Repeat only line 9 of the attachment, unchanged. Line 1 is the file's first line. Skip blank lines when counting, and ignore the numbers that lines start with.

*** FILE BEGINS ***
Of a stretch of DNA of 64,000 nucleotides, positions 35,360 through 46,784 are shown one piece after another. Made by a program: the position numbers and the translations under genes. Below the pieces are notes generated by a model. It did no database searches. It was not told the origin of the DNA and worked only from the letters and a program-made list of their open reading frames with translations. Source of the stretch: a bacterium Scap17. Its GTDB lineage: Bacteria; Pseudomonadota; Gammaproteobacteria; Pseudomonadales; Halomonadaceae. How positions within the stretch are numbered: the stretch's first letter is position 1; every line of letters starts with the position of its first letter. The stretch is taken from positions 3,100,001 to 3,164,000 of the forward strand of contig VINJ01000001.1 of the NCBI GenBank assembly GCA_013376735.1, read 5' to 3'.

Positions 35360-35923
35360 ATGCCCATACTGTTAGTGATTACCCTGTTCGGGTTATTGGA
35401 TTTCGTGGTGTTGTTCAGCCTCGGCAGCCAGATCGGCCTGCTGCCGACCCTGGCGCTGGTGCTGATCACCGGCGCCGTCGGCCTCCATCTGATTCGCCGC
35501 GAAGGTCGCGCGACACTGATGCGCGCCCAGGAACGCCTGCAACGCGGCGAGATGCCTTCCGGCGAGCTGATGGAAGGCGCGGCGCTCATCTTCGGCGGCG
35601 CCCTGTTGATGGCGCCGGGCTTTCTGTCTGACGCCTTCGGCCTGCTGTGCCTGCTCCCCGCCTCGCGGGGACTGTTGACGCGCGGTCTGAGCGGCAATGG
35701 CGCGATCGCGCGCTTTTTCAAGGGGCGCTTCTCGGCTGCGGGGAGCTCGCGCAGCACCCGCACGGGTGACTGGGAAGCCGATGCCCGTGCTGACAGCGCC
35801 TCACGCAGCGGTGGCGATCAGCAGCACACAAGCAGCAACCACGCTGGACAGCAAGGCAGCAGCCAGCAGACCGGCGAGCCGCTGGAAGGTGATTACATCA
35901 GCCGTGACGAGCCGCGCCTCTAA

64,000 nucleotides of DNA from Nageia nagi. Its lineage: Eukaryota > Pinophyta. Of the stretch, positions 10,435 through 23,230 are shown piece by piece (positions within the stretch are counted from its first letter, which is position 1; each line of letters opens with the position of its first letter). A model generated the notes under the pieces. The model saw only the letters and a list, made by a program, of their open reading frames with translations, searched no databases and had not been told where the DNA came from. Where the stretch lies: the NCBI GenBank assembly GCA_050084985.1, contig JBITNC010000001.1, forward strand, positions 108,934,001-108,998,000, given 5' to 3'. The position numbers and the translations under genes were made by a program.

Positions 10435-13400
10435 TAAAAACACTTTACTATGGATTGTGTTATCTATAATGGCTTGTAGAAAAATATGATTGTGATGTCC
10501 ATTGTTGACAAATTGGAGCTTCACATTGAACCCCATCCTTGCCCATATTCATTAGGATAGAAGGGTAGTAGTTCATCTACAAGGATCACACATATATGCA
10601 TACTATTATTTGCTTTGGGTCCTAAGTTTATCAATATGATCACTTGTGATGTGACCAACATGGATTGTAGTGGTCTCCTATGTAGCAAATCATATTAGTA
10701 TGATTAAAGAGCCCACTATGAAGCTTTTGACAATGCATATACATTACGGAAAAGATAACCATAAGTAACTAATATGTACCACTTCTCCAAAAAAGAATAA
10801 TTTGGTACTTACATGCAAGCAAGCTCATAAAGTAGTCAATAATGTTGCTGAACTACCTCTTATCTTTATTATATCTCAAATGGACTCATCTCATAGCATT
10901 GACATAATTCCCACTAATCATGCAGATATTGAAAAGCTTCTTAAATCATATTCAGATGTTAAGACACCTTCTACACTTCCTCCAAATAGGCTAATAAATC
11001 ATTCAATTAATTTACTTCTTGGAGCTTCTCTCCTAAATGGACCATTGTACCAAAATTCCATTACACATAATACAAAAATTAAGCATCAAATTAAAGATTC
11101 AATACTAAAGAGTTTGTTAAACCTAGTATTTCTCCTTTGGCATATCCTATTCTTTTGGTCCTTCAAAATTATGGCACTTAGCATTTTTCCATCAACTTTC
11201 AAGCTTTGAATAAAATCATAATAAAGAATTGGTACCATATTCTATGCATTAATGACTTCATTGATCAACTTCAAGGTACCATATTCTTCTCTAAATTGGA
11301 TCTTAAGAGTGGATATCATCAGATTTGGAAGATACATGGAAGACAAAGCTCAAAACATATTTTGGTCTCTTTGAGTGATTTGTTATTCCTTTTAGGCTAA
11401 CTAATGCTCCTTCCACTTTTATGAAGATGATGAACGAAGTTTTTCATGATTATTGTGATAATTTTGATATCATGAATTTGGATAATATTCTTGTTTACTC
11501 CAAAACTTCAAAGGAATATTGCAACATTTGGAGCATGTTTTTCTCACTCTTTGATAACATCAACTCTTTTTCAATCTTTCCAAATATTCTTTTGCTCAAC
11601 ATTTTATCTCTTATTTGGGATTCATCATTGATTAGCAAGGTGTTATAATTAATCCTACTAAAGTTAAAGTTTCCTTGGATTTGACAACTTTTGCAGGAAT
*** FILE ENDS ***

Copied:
35901 GCCGTGACGAGCCGCGCCTCTAA